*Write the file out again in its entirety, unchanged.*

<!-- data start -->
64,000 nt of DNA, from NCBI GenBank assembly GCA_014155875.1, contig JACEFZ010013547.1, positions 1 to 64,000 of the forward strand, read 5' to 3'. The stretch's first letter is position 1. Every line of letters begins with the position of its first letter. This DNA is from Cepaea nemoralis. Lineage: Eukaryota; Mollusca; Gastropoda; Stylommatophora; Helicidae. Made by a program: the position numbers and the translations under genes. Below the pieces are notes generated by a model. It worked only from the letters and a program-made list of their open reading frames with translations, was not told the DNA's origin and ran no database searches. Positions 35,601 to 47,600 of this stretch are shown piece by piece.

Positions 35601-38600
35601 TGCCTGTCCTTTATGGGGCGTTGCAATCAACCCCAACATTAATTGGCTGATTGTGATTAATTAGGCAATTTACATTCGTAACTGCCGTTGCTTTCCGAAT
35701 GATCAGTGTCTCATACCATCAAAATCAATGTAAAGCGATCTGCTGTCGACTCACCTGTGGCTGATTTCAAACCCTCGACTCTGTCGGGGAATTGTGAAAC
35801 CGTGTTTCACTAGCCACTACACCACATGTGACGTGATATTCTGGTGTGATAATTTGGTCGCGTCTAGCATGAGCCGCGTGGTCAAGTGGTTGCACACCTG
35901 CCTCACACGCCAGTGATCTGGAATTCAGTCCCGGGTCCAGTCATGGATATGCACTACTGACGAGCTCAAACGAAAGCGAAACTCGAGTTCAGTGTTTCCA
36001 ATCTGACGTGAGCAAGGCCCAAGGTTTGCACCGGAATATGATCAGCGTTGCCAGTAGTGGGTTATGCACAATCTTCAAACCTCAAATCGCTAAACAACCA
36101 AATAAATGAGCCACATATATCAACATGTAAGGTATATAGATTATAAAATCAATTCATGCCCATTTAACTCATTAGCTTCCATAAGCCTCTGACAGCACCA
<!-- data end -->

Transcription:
64,000 nt of DNA, from NCBI GenBank assembly GCA_014155875.1, contig JACEFZ010013547.1, positions 1 to 64,000 of the forward strand, read 5' to 3'. The stretch's first letter is position 1. Every line of letters begins with the position of its first letter. This DNA is from Cepaea nemoralis. Lineage: Eukaryota; Mollusca; Gastropoda; Stylommatophora; Helicidae. Made by a program: the position numbers and the translations under genes. Below the pieces are notes generated by a model. It worked only from the letters and a program-made list of their open reading frames with translations, was not told the DNA's origin and ran no database searches. Positions 35,601 to 47,600 of this stretch are shown piece by piece.

Positions 35601-38600
35601 TGCCTGTCCTTTATGGGGCGTTGCAATCAACCCCAACATTAATTGGCTGATTGTGATTAATTAGGCAATTTACATTCGTAACTGCCGTTGCTTTCCGAAT
35701 GATCAGTGTCTCATACCATCAAAATCAATGTAAAGCGATCTGCTGTCGACTCACCTGTGGCTGATTTCAAACCCTCGACTCTGTCGGGGAATTGTGAAAC
35801 CGTGTTTCACTAGCCACTACACCACATGTGACGTGATATTCTGGTGTGATAATTTGGTCGCGTCTAGCATGAGCCGCGTGGTCAAGTGGTTGCACACCTG
35901 CCTCACACGCCAGTGATCTGGAATTCAGTCCCGGGTCCAGTCATGGATATGCACTACTGACGAGCTCAAACGAAAGCGAAACTCGAGTTCAGTGTTTCCA
36001 ATCTGACGTGAGCAAGGCCCAAGGTTTGCACCGGAATATGATCAGCGTTGCCAGTAGTGGGTTATGCACAATCTTCAAACCTCAAATCGCTAAACAACCA
36101 AATAAATGAGCCACATATATCAACATGTAAGGTATATAGATTATAAAATCAATTCATGCCCATTTAACTCATTAGCTTCCATAAGCCTCTGACAGCACCA